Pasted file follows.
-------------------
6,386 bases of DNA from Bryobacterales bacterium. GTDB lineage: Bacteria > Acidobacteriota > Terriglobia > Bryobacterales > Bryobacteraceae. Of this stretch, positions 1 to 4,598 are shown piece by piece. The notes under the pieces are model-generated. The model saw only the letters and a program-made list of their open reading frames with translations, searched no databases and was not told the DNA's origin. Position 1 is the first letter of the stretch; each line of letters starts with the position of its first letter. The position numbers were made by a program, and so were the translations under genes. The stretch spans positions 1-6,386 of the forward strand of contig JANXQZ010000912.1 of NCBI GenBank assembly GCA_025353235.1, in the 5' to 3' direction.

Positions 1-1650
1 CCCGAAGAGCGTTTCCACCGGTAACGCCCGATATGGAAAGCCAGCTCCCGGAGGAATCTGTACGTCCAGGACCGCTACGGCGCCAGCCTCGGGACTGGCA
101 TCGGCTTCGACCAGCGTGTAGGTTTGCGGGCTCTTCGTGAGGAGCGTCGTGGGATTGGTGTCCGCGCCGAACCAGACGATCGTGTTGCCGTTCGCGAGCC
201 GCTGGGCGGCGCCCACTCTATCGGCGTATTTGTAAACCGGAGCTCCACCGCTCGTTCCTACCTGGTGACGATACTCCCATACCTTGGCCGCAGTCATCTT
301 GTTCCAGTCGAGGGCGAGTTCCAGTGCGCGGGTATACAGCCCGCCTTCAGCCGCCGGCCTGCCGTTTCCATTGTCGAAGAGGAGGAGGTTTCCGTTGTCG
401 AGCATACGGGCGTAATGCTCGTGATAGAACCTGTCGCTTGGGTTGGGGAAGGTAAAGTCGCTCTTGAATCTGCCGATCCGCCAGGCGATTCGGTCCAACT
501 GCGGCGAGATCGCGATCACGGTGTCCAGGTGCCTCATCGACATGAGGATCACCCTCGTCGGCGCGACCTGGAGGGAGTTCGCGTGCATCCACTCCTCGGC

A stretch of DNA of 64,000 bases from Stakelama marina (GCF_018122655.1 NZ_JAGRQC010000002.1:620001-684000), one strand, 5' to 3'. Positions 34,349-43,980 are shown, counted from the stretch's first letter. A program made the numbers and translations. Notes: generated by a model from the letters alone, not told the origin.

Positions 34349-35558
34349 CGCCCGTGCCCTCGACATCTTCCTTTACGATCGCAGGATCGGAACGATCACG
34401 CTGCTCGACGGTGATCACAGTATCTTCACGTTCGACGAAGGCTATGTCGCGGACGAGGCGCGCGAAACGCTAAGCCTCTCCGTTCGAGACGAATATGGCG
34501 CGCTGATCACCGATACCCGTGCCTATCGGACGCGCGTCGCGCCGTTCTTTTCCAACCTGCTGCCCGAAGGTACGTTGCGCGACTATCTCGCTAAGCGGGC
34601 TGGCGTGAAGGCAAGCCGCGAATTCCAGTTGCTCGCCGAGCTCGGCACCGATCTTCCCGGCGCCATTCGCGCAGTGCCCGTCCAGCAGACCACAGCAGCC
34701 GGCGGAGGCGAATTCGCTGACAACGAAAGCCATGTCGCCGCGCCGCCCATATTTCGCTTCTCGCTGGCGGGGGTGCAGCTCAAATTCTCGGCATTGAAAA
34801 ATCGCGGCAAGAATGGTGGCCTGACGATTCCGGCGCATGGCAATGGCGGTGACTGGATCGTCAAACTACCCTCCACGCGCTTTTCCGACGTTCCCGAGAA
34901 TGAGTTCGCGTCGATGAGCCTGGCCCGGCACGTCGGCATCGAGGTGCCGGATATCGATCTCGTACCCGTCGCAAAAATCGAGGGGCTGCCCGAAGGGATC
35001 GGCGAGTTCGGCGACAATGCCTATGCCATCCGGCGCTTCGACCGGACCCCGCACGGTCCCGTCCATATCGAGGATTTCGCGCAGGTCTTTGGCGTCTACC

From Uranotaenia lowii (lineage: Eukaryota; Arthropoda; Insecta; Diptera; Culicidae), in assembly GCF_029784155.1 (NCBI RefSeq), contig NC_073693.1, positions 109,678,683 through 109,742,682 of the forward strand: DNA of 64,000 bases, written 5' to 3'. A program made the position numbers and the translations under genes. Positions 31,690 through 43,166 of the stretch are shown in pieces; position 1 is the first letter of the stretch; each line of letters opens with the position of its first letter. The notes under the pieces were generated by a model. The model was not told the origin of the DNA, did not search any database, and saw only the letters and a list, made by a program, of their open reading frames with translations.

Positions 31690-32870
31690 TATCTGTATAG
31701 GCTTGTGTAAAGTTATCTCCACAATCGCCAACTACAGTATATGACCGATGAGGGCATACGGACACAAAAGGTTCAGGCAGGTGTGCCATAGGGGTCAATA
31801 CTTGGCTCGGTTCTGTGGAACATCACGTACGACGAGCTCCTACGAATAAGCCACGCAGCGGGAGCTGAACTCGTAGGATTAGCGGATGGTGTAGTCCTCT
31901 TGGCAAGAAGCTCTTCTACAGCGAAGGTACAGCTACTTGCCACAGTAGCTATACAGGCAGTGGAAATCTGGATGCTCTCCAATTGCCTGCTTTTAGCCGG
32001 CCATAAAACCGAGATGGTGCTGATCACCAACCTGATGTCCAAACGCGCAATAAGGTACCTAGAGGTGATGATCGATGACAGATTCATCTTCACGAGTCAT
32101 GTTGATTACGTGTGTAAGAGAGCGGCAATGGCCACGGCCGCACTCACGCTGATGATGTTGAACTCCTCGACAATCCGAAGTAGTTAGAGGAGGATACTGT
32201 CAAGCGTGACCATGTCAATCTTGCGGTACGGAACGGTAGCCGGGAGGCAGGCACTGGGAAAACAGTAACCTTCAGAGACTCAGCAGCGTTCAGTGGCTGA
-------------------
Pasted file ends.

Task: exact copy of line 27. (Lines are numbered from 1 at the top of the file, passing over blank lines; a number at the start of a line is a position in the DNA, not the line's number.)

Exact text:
32201 CAAGCGTGACCATGTCAATCTTGCGGTACGGAACGGTAGCCGGGAGGCAGGCACTGGGAAAACAGTAACCTTCAGAGACTCAGCAGCGTTCAGTGGCTGA